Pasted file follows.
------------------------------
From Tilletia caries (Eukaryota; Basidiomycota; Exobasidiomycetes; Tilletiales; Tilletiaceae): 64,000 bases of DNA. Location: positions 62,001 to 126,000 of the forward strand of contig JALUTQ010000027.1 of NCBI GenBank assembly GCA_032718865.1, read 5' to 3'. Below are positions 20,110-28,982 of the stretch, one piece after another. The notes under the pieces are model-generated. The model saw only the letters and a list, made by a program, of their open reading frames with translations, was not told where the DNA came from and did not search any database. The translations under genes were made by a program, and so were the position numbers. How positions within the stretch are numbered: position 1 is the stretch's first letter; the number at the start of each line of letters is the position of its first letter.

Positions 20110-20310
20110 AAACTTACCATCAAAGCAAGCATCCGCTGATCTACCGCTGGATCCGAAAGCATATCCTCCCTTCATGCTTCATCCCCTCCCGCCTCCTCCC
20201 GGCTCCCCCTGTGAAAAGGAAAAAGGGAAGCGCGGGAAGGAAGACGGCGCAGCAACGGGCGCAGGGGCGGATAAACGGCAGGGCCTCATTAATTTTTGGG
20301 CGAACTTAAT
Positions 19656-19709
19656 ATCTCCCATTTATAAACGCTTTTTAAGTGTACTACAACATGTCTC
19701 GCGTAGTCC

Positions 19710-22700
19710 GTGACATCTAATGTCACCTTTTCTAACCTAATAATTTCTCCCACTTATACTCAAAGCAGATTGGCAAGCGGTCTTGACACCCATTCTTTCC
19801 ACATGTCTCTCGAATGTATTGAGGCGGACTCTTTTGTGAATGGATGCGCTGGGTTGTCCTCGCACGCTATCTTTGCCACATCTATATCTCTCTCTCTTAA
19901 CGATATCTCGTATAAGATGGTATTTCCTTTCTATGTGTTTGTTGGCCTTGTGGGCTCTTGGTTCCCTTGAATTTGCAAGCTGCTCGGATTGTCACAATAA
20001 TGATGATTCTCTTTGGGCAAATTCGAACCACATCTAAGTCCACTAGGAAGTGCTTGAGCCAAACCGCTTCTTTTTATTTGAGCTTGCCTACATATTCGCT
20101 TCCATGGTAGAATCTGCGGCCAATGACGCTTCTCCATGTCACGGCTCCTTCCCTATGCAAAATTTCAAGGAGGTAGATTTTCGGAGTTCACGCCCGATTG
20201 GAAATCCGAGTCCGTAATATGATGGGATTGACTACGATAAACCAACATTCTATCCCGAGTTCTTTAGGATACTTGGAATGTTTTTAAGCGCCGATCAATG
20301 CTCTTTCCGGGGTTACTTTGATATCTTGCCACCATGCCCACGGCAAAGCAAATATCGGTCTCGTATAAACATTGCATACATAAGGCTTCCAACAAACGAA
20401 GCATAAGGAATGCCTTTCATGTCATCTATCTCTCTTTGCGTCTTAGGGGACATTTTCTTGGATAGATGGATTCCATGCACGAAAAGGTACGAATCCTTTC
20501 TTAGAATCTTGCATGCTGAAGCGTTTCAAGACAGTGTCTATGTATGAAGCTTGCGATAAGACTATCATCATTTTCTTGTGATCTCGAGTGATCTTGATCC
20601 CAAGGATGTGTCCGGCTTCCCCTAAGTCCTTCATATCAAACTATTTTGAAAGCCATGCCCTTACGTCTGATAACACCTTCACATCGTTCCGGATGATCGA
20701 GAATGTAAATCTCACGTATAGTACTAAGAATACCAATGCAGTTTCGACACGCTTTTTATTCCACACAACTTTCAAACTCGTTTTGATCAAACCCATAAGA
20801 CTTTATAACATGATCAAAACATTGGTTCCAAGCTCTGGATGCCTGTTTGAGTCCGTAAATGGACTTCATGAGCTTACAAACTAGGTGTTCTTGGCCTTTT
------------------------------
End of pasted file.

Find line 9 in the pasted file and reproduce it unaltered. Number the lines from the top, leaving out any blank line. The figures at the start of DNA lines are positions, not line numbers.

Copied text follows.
Positions 19710-22700